Manage episode 218111953 series 2425327
Alixandra Fazzina, whose photography focuses on under-reported conflicts and the often overlooked humanitarian consequences of war, has an uncanny ability to gain access to and work in the most challenging circumstances imaginable and is recognised for her compassionate and empathetic approach.
She was born in East London, where she is now based, but spent much of her childhood in the Netherlands because of her father's work. She studied fine art at the University of Bristol, and in 1995, the day after she finished her course, she went to Bosnia with the British armed forces as an official war artist and it was there that she developed her interest in photography.
Since then, she has worked independently as a photojournalist throughout Eastern Europe, Africa, the Middle East and Asia. Her stories have been widely published in the British and international press and her photographs exhibited worldwide.
In 2008, after working on assignment in Afghanistan, she moved to Pakistan, where she lived for six years. During that time, over a two year period, she worked to chronicle the exodus of migrants and refugees from Somalia, across the Gulf of Aden to the Arabian Peninsula. The resulting book A Million Shillings: Escape from Somalia was published by Trolley Books in 2010. A Million Shillings, the title of which comes from the fare paid by refugees to the traffickers (about 50 pounds sterling), was shortlisted for the Pictures of the Year International Best Photography Book of the Year Award. A selection of the works has been shortlisted for the Prix Pictet global award in photography and sustainability. In 2008 she was the recipient of the Vic Odden Award from the British Royal Photographic Society for her work in Somalia, and was a finalist in the CARE Award for Humanitarian Reportage and the W. Eugene Smith Grant in Humanistic Photography.
In 2010 Alixandra won the highly prestigious UNHCR Nansen Refugee Award for her striking coverage of the devastating human consequences of war and her fearless and tireless dedication to humanitarian photography throughout her career. Having spent six years documenting the effects of conflict and displacement in Afghanistan and Pakistan, she produced the long-term project The Flowers of Afghanistan, documenting the stories of Afghan children seeking refuge in Europe. The photographic investigation looks into the causes and effects of the increasing number of Afghan minors making the hazardous overland journey to apply for asylum in EU member states.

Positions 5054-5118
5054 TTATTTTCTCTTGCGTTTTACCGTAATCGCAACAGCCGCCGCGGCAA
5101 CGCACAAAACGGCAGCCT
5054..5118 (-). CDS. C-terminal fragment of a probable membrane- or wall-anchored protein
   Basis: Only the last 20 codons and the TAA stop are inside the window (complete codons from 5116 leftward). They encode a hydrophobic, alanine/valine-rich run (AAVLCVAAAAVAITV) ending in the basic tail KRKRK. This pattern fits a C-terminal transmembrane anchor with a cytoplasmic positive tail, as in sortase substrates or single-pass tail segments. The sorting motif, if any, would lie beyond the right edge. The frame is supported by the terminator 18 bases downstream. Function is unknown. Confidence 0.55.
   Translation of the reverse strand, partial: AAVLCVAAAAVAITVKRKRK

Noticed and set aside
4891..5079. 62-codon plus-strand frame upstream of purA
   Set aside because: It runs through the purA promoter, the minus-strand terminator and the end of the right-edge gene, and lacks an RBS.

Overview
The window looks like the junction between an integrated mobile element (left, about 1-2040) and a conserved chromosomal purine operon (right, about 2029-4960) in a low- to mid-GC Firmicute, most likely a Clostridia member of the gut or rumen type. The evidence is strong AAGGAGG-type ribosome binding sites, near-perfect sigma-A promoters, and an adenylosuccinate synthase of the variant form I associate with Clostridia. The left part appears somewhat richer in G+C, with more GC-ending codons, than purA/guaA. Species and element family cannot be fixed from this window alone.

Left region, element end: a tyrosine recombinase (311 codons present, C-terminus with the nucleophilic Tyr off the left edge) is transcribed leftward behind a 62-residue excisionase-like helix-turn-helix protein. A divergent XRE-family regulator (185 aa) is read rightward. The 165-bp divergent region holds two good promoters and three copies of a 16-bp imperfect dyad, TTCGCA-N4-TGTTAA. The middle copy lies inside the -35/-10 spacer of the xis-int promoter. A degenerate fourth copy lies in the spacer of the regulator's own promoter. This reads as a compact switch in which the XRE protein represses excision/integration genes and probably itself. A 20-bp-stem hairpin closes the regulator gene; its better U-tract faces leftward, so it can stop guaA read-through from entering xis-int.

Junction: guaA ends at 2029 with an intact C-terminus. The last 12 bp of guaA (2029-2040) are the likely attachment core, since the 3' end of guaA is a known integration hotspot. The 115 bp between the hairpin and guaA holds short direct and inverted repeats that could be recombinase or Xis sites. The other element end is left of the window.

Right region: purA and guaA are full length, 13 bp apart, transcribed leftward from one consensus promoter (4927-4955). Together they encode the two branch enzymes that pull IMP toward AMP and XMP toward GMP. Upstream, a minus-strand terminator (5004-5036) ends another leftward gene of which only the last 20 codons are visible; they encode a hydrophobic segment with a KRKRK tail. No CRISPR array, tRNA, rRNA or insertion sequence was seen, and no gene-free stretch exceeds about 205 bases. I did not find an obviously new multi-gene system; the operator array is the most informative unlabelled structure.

In addition to her photography and writing, Alixandra has worked as researcher and producer for broadcast media and is regular contributor for radio and she regularly teaches masterclasses and workshops around the world for organisations such as World Press Photo, Reporters Without Borders and The Royal Photographic Society. She lectures in art, photography and media at photography and literature festivals and at on under and post graduate programmes at universities and is a member of the NOOR collective.
In episode 089, Alixandra discusses, among other things:
- How her fine art background is relevant to photography
- Growing up a tomboy with an interest in conflict
- Learning the ropes in Bosnia as an official war artist
- How as photographers we sometimes don’t really look properly
- Being held captive in Liberia
- Her knack for gaining access
- People trafficking across the Gulf of Aden and her book A Million Shillings
- Editing and the importance of the text
- Yemen, Djibouti and the follow up project
“By documenting the resilience of others, it gives me resilience.”
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